Czechia has highest number of Ukrainian refugees per capita in the EU, report finds

The EU average of refugees per 1,000 inhabitants is 9.1, while in Czechia this figure is 32.2.

Thomas Smith ČTK

Written by Thomas SmithČTK Published on 10.08.2023 12:03:00 (updated on 10.08.2023) Reading time: 2 minutes

According to new Eurostat data, Czechia is host to the most Ukrainian refugees per capita in the EU. Around 4 million refugees have migrated to EU countries since late February 2022, including about 350,000 to Czechia.

Germany, Poland, and Czechia have most refugees

As of the end of June, Germany has the highest number of Ukrainian refugees, namely 1.1 million, followed by Poland with 977,740, and the Czech Republic with 349,140. According to data from the Ministry of Interior, Czechia has granted asylum to over half a million Ukrainian refugees, but a significant proportion of these have either returned to Ukraine or moved to another EU country.

Comparing the numbers to the end of May, there has been a 1.1-percent rise in the Ukrainian refugee population across the EU, signifying an increase of 45,800 people. Germany, Czechia, and Ireland have seen the most significant growth. In particular, the Czech Republic saw a 2.7-percent uptick, equivalent to 9,050 individuals.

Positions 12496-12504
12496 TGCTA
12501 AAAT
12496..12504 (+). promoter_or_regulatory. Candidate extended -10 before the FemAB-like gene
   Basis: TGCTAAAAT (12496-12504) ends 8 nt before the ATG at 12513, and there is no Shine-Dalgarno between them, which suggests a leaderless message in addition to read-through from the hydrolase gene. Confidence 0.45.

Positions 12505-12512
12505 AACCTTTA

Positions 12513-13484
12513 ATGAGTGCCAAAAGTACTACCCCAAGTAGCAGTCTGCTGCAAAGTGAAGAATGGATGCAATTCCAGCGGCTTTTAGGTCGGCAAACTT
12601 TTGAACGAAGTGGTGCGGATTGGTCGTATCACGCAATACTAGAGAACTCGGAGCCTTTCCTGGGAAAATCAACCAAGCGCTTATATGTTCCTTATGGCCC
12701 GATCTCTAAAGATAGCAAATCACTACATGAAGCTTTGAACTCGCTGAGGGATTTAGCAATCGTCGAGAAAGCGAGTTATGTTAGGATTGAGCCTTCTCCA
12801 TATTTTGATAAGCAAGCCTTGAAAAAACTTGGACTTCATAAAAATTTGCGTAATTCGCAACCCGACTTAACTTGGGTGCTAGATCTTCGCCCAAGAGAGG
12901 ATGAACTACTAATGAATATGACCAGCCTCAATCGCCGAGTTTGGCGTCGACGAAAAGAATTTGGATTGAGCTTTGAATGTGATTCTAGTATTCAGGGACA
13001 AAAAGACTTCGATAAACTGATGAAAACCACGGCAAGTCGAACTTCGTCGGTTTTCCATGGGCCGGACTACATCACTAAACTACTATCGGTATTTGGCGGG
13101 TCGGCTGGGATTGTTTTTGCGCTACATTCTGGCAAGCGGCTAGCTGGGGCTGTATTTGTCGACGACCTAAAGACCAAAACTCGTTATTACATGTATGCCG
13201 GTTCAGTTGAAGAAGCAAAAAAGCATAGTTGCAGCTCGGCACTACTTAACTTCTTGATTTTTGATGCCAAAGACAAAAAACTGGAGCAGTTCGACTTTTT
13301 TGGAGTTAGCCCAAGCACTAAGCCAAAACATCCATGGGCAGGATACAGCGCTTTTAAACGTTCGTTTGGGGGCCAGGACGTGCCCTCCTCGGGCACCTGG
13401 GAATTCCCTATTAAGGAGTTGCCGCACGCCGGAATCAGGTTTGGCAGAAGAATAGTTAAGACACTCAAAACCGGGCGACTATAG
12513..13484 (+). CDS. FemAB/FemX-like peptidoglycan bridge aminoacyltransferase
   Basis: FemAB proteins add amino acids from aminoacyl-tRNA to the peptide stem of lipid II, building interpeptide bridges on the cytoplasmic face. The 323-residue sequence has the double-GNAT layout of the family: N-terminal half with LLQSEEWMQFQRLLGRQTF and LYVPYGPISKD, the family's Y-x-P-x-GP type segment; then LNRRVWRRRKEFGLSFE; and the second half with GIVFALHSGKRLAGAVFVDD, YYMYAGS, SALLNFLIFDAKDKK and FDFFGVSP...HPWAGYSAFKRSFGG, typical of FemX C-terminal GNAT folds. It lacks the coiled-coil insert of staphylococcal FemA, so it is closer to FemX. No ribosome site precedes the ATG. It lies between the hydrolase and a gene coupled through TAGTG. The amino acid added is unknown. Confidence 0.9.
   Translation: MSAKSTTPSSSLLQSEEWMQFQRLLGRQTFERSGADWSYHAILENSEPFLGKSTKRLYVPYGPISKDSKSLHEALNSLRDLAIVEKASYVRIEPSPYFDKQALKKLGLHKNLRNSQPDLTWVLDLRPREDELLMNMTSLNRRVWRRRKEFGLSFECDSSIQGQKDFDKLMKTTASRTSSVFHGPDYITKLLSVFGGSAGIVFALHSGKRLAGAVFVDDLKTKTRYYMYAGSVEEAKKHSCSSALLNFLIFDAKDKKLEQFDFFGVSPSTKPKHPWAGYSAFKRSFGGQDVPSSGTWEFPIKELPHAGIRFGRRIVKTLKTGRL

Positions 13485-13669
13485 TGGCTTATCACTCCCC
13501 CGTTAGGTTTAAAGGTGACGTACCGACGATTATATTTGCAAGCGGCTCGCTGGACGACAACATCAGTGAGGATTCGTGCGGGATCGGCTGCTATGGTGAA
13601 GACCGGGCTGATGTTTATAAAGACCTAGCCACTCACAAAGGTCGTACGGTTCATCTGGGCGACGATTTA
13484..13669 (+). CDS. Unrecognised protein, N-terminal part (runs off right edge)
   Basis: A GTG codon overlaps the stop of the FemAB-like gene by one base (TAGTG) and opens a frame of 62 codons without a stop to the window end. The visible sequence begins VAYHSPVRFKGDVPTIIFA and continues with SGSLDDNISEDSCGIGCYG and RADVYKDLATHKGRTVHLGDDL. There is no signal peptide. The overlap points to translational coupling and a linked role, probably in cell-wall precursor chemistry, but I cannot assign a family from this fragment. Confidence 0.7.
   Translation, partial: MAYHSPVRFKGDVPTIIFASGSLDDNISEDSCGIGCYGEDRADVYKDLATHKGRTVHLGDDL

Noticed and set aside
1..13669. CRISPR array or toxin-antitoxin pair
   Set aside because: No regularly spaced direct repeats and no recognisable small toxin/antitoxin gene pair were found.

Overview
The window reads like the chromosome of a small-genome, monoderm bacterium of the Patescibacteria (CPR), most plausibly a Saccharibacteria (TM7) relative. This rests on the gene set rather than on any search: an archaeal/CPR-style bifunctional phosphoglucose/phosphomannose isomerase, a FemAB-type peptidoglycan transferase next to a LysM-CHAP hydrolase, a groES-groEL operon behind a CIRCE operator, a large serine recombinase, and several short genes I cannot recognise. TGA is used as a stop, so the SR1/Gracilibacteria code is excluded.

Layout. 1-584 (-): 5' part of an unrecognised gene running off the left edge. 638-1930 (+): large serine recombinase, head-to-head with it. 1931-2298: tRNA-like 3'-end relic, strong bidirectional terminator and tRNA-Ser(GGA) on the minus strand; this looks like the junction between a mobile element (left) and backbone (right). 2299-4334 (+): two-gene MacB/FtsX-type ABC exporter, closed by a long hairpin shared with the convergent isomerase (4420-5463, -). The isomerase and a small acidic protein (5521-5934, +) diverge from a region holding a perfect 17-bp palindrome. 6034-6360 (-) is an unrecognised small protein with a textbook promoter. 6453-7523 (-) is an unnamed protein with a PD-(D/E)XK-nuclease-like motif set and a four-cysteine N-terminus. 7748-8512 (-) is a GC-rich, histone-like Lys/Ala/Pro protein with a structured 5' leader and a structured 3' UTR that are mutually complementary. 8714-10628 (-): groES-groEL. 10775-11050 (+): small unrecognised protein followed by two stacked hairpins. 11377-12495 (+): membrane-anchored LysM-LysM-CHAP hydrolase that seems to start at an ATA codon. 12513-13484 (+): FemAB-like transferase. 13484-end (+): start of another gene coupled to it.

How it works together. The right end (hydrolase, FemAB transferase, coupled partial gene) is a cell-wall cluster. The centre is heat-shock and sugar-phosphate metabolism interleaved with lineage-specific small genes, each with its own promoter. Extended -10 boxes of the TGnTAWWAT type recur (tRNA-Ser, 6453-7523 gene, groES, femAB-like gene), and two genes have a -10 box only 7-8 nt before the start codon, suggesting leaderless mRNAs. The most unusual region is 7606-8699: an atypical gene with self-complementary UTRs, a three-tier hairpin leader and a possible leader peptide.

Czechia has 32.2 refugees per 1,000 inhabitants, Poland 26.6, Estonia 25.8, Bulgaria 24.9, and Lithuania 24.7. The EU-wide average is 9.1.

According to the Interior Ministry, about 2,500 Ukrainian refugees are entering Czechia on average every week. Of all Ukrainian refugees seeking temporary protection, 46.6 percent are adult women, 34.4 percent are children, and 19 percent are adult men.

Prague and Central Bohemia are most popular

According to April statistics, Prague has by far the greatest share of people coming in from the war-torn country, numbering 79,000 people; at 24 percent, this is also the largest percentage of Ukrainian holders of temporary protection per number of inhabitants among Czech regions. Almost 45,000 refugees have settled in the surrounding Central Bohemia region, which has the second-highest percentage of temporary protection holders from Ukraine.

A report from earlier this year found that about 30,000 Ukrainian teenagers under 18 were unaccompanied by a parent or guardian, and less than half of children of secondary-school age were enrolled in the Czech education system.

A change in state support for Ukrainian refugees from July this year – ultimately seeing refugees receive fewer benefits – may potentially reduce the number of refugees coming to Czechia, although the Czech government vowed to continue supporting Ukrainians. 

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